We’re big fans of CyanogenMOD here, as a ROM and a philosophy. Think of the perfect example of open-source software creation — collaboration, cooperation, passion — and you’ve rightly attributed most of what makes CM great. Recently the number of installs passed the one million mark; quite a feat for an alternative software project.
One of the guys behind this remarkable community is Koushik Dutta, or Koush, who brought us ClockworkMod Tether a few weeks back, and whose ClockworkMod recovery images help save thousands of phones every day with its backup and restore functionality.
Now the man, who is also somewhat of a rebel, pushing the limits of what’s allowed, and allowable, within the Android community, is teasing a CyanogenMOD App Store to be bundled with each official CM7 and CM9 build. What would be in this store? According to Koush: “Apps removed from the Market includes, one click root apps, emulators, tether apps, Visual Voicemail apps, and more. These are all completely legal (Nintendo emulators are fine, ROMs are NOT, there is a distinction).”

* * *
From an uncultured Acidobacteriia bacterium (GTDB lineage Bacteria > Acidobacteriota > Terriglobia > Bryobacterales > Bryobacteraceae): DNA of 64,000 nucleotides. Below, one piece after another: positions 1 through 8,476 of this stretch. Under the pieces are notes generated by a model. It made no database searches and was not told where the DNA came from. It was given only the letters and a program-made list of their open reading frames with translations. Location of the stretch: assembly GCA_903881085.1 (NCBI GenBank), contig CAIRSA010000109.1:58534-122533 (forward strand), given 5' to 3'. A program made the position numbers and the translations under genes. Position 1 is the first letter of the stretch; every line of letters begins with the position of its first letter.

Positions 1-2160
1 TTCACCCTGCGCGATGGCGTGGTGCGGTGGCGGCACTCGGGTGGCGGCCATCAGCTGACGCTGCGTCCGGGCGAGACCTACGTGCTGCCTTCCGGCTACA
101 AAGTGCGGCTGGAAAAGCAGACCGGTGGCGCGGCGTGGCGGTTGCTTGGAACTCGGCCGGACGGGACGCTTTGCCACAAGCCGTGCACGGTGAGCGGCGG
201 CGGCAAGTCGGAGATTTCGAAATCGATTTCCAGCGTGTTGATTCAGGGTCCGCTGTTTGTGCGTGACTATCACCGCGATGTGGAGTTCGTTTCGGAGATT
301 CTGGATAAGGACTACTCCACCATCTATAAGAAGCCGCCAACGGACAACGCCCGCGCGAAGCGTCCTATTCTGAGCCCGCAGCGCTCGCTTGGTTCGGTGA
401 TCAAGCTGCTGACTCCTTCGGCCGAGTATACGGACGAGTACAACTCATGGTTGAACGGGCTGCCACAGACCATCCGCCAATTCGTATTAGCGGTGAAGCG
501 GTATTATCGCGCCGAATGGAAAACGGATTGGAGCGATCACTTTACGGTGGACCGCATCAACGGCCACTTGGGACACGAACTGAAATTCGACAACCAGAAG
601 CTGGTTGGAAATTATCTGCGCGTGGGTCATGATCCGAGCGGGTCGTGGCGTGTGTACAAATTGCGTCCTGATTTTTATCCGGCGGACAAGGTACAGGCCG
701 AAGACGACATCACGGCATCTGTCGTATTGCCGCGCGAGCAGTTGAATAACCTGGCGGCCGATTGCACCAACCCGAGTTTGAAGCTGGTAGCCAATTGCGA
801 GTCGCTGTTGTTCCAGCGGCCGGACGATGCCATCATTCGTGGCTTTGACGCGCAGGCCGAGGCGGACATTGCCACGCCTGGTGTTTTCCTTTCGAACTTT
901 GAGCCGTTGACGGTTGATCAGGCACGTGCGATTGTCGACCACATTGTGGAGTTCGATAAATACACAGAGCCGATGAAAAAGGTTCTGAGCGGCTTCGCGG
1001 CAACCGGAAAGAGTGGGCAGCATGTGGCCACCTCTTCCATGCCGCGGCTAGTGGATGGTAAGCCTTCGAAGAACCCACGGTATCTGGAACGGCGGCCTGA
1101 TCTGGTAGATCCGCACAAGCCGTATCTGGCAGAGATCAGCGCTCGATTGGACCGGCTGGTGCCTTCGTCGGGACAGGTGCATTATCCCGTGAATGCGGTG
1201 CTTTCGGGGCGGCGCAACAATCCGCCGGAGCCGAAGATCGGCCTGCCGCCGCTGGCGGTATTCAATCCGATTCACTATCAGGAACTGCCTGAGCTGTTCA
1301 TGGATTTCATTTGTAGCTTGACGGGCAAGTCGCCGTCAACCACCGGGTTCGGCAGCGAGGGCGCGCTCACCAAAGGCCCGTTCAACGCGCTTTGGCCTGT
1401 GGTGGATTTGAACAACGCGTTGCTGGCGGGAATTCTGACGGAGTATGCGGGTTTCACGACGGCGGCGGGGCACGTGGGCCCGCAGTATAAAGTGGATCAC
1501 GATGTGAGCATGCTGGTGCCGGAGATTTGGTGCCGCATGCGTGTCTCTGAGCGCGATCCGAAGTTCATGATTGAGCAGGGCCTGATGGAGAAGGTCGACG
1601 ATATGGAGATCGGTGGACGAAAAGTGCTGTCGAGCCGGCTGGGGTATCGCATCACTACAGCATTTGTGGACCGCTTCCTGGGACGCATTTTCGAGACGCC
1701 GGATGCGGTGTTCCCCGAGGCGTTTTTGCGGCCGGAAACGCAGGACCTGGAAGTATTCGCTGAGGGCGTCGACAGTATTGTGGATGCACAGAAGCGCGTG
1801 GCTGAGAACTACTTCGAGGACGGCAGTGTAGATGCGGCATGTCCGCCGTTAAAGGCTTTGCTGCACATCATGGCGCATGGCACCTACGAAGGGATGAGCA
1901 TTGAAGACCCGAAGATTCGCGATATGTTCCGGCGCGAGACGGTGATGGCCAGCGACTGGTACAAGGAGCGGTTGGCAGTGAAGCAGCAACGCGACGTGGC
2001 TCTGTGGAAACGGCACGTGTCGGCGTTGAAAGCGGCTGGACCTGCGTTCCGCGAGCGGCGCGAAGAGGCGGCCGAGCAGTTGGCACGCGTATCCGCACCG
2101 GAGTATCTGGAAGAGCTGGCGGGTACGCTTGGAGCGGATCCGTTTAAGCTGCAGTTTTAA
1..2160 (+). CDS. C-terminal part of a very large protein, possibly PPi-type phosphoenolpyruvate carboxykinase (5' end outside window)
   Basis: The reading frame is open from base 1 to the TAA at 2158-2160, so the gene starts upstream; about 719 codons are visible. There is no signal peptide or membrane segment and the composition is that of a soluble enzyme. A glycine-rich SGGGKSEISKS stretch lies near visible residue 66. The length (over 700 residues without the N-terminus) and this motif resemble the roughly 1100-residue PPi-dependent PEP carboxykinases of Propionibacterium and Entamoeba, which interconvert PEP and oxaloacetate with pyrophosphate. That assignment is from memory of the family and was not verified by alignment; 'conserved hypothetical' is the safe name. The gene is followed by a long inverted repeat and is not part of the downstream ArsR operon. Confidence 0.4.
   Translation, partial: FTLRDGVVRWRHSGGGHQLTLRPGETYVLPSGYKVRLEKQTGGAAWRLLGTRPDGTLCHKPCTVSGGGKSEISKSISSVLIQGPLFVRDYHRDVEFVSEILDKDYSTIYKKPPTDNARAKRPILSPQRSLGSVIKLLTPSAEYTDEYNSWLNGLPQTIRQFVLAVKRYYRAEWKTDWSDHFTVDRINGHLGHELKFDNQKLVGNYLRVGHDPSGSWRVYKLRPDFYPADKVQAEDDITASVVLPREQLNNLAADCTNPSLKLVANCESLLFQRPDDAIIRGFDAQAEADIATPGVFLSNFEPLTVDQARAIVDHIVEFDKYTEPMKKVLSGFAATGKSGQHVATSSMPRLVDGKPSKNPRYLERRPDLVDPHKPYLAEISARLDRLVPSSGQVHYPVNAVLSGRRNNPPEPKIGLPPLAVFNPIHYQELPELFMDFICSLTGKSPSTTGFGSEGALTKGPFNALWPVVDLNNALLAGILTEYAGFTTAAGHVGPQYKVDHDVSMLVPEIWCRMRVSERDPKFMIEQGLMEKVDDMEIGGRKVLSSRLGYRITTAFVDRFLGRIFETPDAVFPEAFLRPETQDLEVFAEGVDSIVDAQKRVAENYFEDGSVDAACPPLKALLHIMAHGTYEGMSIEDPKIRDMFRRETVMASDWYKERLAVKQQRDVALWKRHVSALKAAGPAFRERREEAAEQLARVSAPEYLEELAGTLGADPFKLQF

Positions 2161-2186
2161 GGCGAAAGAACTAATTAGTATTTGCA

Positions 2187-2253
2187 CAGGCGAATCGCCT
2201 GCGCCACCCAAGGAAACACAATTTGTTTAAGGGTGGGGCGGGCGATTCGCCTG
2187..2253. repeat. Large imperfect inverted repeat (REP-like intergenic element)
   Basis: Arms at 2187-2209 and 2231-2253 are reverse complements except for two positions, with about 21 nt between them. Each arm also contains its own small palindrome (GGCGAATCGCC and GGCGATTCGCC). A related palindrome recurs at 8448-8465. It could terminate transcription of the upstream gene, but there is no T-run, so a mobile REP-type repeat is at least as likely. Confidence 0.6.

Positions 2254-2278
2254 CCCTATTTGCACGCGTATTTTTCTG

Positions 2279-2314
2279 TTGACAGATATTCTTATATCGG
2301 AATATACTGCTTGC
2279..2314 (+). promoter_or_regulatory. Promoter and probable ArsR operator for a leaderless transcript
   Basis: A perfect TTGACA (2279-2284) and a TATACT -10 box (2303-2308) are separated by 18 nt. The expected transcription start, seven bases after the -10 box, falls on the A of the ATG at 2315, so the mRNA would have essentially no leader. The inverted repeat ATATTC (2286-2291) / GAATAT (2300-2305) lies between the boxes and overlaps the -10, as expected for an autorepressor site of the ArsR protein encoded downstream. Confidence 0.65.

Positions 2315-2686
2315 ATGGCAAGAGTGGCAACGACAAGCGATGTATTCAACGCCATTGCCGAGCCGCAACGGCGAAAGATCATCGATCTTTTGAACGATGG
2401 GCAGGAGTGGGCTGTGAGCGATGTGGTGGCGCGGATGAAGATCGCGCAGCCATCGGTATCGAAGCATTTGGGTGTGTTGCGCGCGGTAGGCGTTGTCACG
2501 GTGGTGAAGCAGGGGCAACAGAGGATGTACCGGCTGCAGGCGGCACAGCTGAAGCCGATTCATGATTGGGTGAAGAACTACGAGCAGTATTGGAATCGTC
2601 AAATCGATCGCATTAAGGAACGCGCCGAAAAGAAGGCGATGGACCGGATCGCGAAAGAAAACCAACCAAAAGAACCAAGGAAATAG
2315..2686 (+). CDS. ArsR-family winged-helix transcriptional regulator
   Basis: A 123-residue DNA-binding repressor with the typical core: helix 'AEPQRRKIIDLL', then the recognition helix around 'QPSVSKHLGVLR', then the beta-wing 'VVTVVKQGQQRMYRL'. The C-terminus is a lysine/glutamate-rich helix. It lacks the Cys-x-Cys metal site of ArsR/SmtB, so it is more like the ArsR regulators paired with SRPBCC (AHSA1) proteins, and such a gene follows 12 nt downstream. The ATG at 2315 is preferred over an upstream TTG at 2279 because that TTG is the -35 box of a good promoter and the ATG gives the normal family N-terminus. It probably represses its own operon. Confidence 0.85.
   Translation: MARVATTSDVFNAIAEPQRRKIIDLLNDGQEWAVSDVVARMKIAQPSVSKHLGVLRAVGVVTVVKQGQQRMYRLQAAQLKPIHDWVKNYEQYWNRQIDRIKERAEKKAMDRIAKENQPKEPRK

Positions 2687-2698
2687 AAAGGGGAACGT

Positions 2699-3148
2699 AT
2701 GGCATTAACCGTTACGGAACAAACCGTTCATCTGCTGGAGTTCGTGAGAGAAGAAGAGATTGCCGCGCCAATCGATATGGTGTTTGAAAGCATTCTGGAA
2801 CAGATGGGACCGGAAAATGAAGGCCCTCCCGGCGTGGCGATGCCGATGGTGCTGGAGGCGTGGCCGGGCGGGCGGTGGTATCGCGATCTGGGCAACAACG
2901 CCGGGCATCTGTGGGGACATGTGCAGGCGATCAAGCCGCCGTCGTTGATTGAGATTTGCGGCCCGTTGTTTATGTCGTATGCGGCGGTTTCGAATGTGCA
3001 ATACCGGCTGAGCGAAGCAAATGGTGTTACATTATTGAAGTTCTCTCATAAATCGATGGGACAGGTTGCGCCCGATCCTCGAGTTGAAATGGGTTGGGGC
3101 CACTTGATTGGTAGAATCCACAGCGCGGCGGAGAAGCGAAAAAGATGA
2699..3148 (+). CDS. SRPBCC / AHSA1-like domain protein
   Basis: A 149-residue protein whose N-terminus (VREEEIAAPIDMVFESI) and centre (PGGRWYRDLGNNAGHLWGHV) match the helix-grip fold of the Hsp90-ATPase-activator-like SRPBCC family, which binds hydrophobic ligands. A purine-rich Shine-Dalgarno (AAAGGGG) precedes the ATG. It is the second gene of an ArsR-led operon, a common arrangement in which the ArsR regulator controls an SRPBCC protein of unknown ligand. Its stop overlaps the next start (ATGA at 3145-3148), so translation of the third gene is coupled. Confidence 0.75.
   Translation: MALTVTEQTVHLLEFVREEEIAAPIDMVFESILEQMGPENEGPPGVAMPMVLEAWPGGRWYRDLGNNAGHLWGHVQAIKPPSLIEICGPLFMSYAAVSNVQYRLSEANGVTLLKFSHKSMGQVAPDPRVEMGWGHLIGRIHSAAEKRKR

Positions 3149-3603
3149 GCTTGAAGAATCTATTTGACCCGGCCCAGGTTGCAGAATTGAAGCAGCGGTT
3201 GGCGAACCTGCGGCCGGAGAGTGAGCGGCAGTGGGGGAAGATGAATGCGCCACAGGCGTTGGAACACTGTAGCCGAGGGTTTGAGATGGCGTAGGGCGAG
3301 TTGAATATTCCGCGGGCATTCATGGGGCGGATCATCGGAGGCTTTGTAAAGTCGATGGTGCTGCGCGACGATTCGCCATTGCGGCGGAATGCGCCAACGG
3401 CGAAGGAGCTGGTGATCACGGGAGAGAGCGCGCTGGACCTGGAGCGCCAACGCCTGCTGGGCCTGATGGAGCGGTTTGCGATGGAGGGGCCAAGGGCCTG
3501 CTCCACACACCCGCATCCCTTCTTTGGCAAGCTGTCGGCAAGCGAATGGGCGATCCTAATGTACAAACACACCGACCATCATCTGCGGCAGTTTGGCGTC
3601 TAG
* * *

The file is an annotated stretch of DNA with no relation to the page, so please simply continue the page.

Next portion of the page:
Basically, apps that have actual functionality (no malware prancing around like a legit app, for instance — those are obviously still banned) but for one reason or another Google has decided they are not fit for consumption. The likely cause of many apps’ banning lies with the various carriers who can enforce their own Terms of Service which, if violated, can appeal to Google to have the offending app removed. In 2011, all console emulator apps were removed from the Marketplace at the behest of various console manufacturers; these apps violated no intellectual property, but merely allowed for the playing of illegal game ROMs.
Any revenue made by the sale of these “banned” apps will go back to the development resources of the CyanogenMOD team, so there is a lot of potential good to come from this. Hopefully we’ll see the implementation sooner than later, but in the meantime there are plenty of alternative “alternative” app stores such as SlideMe.